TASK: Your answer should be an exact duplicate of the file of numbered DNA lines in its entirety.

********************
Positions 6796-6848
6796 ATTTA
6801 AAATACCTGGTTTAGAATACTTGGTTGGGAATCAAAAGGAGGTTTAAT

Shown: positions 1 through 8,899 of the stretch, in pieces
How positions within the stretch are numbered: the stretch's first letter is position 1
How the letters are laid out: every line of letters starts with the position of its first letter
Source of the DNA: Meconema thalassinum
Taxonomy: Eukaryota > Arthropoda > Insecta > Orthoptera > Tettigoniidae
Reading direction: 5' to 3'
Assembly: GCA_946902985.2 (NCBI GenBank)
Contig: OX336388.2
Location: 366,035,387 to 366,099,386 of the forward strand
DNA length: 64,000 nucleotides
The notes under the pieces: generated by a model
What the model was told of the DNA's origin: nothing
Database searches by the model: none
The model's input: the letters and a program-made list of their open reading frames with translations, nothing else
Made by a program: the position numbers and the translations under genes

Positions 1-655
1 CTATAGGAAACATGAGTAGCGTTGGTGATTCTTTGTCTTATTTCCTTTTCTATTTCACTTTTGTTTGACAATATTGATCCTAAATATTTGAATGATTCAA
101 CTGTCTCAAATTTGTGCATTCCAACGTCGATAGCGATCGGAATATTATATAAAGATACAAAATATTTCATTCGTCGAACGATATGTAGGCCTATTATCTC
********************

Positions 6796-6848
6796 ATTTA
6801 AAATACCTGGTTTAGAATACTTGGTTGGGAATCAAAAGGAGGTTTAAT

Shown: positions 1 through 8,899 of the stretch, in pieces
How positions within the stretch are numbered: the stretch's first letter is position 1
How the letters are laid out: every line of letters starts with the position of its first letter
Source of the DNA: Meconema thalassinum
Taxonomy: Eukaryota > Arthropoda > Insecta > Orthoptera > Tettigoniidae
Reading direction: 5' to 3'
Assembly: GCA_946902985.2 (NCBI GenBank)
Contig: OX336388.2
Location: 366,035,387 to 366,099,386 of the forward strand
DNA length: 64,000 nucleotides
The notes under the pieces: generated by a model
What the model was told of the DNA's origin: nothing
Database searches by the model: none
The model's input: the letters and a program-made list of their open reading frames with translations, nothing else
Made by a program: the position numbers and the translations under genes

Positions 1-655
1 CTATAGGAAACATGAGTAGCGTTGGTGATTCTTTGTCTTATTTCCTTTTCTATTTCACTTTTGTTTGACAATATTGATCCTAAATATTTGAATGATTCAA
101 CTGTCTCAAATTTGTGCATTCCAACGTCGATAGCGATCGGAATATTATATAAAGATACAAAATATTTCATTCGTCGAACGATATGTAGGCCTATTATCTC